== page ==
Speaking of Health5 facts about prostate specific antigen (PSA) testsApril 25, 2019
Speaking of HealthMenopause: Change of life Q&AApril 23, 2019
Speaking of HealthA day in the life of a child life specialistApril 22, 2019
Ever since stepping on the ice at age 8, Maria Haley has had a love for the game of hockey. As an original member of the first girls’ U8 hockey team in Red Wing, Minnesota, Maria has spent countless hours at the rink practicing and conditioning over the years. Her commitment to the game and her team helped the Red Wing Wingers earn a trip to the Minnesota State High School League Girls’ Hockey Tournament during her sophomore year of high school.
With hopes of returning to the state tournament her senior year, Maria and her team practiced faithfully. One afternoon while scrimmaging a week before section finals, Maria took a slap shot to the head. Although wearing a helmet, the puck somehow managed to wedge its way underneath her helmet, striking her directly behind the ear.
Upon impact, Maria fell to the ice. Her head was bleeding. “I felt like the entire rink was spinning, and I heard a loud ringing in my ears as soon as the puck hit me,” says Maria.
Kathy Sheehan, a certified athletic trainer at Mayo Clinic Health System in Red Wing, was at the high school when she heard about the accident. She immediately made her way to the rink to assess the situation.
Kathy, along with the hockey coaches, helped Maria off the ice and into a chair where she slowly took off Maria’s equipment and quickly evaluated her. Meanwhile, Maria’s mother, Barb Haley, had been contacted and arrived at the rink. Although an ambulance was called, it was determined that it was safe for Maria to ride with her mother to the Emergency Department at Mayo Clinic Health System in Red Wing.
Maria had a CT scan to look for any skull fractures and was evaluated for a concussion — both of which were ruled out. Emergency Medicine nurse practitioner Heidi Harms stitched the wound behind Maria’s ear, and together, they talked about hockey. “Even though Maria was in a lot of pain and freezing cold, Heidi did an excellent job at calming her through their conversation around hockey,” says Barb.
Maria was then given a tetanus booster shot to defend any bacterial toxins and anti-nausea medication to help settle her upset stomach. Just a few hours later, Maria was discharged and sent home to rest. The following day, Maria had follow-up appointments with her long-time pediatrician Eric Schnaith, M.D., and Paul Irwin, a physical therapist and certified athletic trainer. Dr. Schnaith thoroughly examined Maria, which included sending her for an MRI scan. Although there was no indication of trauma to the head, Dr. Schnaith scheduled an appointment for Maria to be seen by Brian Coyle, M.D., and Sophia le, a physician’s assistant, in Otorhinolaryngology (Ear, Nose and Throat).
“I am forever grateful to all of the providers who had a hand in helping me get back on the ice for a strong and memorable finish to my senior year.” — Maria Haley
During her physical therapy appointment, which is common practice after any athlete sustains a head injury, Paul conducted a concussion assessment. Because Maria had completed a baseline concussion exam previously, Irwin was able to compare her baseline exam results with the current assessment. While a concussion was ruled out, it was determined during that assessment that Maria was experiencing inner ear, or vestibular, issues.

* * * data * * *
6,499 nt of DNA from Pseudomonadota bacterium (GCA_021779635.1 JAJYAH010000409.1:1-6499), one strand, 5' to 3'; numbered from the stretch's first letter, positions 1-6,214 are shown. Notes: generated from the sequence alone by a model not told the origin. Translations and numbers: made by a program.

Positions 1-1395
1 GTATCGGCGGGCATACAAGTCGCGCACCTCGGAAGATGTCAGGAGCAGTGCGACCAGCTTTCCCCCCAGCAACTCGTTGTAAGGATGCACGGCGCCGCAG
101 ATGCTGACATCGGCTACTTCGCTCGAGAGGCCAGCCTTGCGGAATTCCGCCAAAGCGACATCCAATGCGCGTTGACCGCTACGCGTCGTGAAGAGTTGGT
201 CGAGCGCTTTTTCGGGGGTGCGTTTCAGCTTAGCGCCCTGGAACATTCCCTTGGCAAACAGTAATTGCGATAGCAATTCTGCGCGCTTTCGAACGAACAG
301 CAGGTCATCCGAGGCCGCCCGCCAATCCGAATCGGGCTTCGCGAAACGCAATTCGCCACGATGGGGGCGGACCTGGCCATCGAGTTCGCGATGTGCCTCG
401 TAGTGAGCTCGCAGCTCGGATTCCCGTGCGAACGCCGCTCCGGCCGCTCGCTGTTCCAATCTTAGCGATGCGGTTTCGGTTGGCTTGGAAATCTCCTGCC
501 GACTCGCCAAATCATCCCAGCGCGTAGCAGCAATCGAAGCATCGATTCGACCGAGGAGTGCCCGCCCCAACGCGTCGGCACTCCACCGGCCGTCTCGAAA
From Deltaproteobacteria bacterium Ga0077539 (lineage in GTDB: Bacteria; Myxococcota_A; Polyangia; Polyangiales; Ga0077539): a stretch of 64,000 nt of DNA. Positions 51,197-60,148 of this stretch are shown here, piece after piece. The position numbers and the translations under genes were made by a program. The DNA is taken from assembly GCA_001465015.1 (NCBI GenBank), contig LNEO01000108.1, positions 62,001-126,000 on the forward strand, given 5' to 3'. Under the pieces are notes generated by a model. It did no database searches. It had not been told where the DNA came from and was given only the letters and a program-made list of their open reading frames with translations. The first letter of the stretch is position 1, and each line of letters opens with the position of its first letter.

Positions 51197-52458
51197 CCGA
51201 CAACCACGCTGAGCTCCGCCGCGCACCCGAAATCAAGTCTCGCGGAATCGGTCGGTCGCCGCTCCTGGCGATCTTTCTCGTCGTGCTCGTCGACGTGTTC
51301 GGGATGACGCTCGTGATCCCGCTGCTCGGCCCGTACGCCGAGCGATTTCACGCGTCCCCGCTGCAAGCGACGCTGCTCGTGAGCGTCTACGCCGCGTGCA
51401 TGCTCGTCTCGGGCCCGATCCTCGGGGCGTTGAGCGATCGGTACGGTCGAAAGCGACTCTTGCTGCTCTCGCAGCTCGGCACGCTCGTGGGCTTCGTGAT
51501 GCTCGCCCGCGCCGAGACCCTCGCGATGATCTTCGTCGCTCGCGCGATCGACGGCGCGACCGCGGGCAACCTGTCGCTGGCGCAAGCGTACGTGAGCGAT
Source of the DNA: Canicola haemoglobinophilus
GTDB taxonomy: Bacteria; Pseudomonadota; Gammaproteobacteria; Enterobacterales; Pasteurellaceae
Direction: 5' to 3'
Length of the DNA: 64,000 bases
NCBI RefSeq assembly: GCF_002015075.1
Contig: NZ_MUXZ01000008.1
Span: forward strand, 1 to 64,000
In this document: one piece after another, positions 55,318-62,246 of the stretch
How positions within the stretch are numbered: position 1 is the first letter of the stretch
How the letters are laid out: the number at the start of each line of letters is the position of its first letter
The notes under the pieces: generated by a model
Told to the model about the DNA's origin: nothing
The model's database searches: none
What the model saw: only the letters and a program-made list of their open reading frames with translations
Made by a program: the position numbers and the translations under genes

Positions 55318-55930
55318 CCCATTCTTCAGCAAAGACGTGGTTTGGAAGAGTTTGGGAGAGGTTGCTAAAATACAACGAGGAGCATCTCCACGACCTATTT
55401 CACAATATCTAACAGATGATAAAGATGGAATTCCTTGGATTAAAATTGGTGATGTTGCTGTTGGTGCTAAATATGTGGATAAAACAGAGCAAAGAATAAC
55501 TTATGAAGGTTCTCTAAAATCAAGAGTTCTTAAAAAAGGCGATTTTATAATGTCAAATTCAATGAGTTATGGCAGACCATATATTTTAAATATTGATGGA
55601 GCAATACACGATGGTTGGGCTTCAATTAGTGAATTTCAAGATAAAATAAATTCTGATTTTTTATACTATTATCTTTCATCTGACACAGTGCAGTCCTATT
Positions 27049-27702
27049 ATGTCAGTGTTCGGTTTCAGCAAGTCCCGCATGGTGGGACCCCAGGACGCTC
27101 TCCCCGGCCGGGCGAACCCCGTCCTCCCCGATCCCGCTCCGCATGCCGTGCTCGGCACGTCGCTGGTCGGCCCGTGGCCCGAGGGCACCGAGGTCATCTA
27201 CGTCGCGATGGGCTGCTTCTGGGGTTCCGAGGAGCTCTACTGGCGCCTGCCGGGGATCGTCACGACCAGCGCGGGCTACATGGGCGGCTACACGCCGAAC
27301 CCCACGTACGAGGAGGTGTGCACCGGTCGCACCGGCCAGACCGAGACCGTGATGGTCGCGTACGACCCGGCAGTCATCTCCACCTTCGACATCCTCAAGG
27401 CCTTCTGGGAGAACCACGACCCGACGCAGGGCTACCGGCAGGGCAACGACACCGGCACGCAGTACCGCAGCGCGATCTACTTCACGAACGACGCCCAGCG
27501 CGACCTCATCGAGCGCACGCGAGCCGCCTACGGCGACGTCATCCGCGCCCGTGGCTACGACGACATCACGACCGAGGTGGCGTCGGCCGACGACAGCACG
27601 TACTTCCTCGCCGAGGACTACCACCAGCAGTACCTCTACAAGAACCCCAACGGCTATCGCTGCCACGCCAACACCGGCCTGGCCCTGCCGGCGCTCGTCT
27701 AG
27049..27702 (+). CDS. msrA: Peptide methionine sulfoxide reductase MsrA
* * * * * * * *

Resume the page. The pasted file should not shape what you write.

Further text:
Within hours of that diagnosis, Maria was seen by Emily Flaaen, a physical therapist who specializes in vestibular rehabilitation. Vestibular rehabilitation is a specialized form of physical therapy that helps improve balance and reduces problems related to the inner ear. During her first session with Emily, Maria was diagnosed with a concussion to the inner ear resulting in benign paroxysmal positional vertigo, a sudden sensation that you’re spinning or that the inside of your head is spinning. Over the course of the next week, Emily worked with Maria to help stimulate and retrain the vestibular system through canalith repositioning. After her rehabilitation sessions, Maria felt well enough to attend Snow Week at her high school where she was part of the senior royalty.
A week after her inner ear concussion diagnosis, Maria woke up to the same dizziness, loss of hearing and nausea she had previously experienced; but this time, it was her right side. Back at the medical center, Emily was able to reposition the crystals in Maria’s inner ear to help alleviate the symptoms.
BACK ON THE ICE
Ten days after taking a puck to the head, Maria had her stitches removed and was cleared to get back on the ice — just in time for section finals.
“I may have been a bit timid my first few days back on the ice, but during the final section game, I was back to my old self,” says Maria.
“Getting Maria back on the ice only 10 days after her accident is actually quite amazing. Everything seemed to fall into place,” says Barb. “The comprehensive care and the collaboration among the providers she saw at Mayo Clinic Health System in Red Wing prove that the system does work.”
The Red Wing Wingers girl’s hockey team ended up winning that final game, earning another trip to the state tournament where they took fifth place in their class.
“I am forever grateful to all of the providers who had a hand in helping me get back on the ice for a strong and memorable finish to my senior year,” says Maria.